Loving our place – Covid Courier #5

In a few weeks, you’re going to be asked to help review our Village Plan. In the past, residents have always said that one of the things they love most about Pukerua Bay is our beautiful natural environment.

This issue of the Covid Courier looks at some of what makes our place so special and offers you a chance to be given a copy of one of Gay Hay’s beautiful books! It also looks at some of the supports available as we change lockdown levels.

  • Kohekohe by Gillian Candler
  • Nature in Pukerua Bay by Gay Hay
  • We remembered on Anzac Day
  • Coping with change – support within our village and from outside

COVID Courier – Anzac issue

Hot off the press — Pukerua Bay’s COVID Courier ANZAC Day special!

Pukerua Bay has a long association with servicemen. Some of the men were living in the Bay when they enlisted, but many of them were associated with the Bay through friends and family.

Local historian, Margaret Blair, tells their stories in this special issue of COVID Courier.

Plan for the 25th: Stand at Dawn
The RSA and New Zealand Defence Force would like us to remember those who gave their lives for our country. At 6:00 am on Saturday 25 April, stand at your letterbox and take a moment to remember our fallen – but please stay within your ‘bubble’.

Read the Anzac issue of the COVID Courier.

COVID Courier #3 is out

The latest edition of the COVID Courier is out, with more on our competitions.

Most of us are probably keen to hear the news — possibly tomorrow — about when we will move from Level 4 to Level 3.

In the meantime, we have more news about events in Pukerua Bay and the PKB Lockdown challenges.

We also have advice from one of our community members on linking up with someone if you’re feeling a bit down.

Read it all here. If you know a neighbour who would like it, but isn’t online or on social media, print a copy and drop it in their letterbox.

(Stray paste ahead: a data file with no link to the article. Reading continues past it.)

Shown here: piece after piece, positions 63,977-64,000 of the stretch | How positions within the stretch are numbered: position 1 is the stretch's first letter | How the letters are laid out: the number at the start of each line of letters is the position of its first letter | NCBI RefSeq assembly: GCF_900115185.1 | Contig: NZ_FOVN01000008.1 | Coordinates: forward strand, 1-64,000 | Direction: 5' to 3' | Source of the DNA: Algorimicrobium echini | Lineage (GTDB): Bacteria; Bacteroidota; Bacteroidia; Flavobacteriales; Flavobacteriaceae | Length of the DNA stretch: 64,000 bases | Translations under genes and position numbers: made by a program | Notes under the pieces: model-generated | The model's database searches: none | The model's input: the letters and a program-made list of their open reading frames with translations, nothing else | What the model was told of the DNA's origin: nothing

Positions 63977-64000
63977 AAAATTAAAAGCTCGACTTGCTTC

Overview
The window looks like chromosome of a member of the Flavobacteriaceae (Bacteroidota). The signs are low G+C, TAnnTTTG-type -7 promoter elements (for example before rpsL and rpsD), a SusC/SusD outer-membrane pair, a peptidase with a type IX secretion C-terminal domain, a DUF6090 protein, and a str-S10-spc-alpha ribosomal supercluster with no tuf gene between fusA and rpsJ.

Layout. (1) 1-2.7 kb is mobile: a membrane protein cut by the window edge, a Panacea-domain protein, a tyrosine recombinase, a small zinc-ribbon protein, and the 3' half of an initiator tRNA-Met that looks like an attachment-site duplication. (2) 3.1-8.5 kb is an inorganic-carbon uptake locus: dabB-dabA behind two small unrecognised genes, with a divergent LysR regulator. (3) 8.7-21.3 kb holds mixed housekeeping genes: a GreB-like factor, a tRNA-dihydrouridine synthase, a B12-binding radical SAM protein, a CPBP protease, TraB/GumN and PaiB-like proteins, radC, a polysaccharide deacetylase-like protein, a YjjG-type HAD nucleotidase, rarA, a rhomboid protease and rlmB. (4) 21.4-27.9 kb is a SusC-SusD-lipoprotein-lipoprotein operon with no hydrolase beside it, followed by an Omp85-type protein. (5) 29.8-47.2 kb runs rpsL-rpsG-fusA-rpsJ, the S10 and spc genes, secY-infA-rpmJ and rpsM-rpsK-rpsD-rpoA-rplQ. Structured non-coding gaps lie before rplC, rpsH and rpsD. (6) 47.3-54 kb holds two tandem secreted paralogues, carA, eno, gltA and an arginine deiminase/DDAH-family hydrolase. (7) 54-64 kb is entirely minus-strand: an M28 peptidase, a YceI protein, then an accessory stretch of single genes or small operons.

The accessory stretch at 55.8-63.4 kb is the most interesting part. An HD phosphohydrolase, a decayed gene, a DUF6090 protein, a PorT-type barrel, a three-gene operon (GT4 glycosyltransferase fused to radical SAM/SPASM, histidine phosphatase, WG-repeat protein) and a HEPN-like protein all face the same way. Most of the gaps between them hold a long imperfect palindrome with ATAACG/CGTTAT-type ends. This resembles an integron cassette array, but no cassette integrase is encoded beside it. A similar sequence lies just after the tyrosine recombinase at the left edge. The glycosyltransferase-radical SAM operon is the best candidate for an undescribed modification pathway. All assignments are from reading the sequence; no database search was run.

The Pukerua Railway Camp

Pukerua Bay HomeHe Ara Pukerua ‣ The Pukerua Railway Camp

Samuel Brown. Photo: Wellington City Council Archives, 00138-12397.

Sudden death, stabbing and robberies: The Wild West? No – the Pukerua railway camp.

During the construction of the railway tunnels between 1884 to 1886 up to 400 men were employed at any one time by Samuel Brown the contractor. The No. 15 contract, for construction of the railway between Pukerua and Paekakariki including six tunnels, was “considered the most difficult and important [contract] on the line.”¹ Many of the men lived at Pukerua in what was known as “the railway camp” or “Brown’s camp”. They lived in tents, whares and huts or stayed in “boarding houses,” which were probably just tents with wooden floors.

The brick makers, bricklayers, tunnelers, quarrymen, woodcutters, stonemasons and navvies walked from Wellington round Porirua Harbour from Pauatahanui, up the Kakaho Stream valley then over the saddle and down to the camp. Contractors, managers, foremen and the better paid tradespeople travelled by coach to Pauatahanui and walked to the camp or took passage on one of the coastal steamers calling onto Pukerua.

With so many men in the camp there were incidents such as robberies of watches, money, jewellery and even clothing. During this time the New Zealand Police Gazette had fourteen entries for Pukerua including a one pound reward notice for a sixteen year old ship deserter. More dramatic was a fire in a whare which had dynamite and blasting caps stored inside. The two miners who lived in the whare made a very hasty exit. Although the caps exploded the dynamite “burned quietly” but they lost all their clothes.

Wellington Manawatu Railway plan for Pukerua
Wellington Manawatu Railway plan for Pukerua showing Bright’s Clearing and Waimapihi Stream. Photo: New Zealand Railway and Locomotive Society.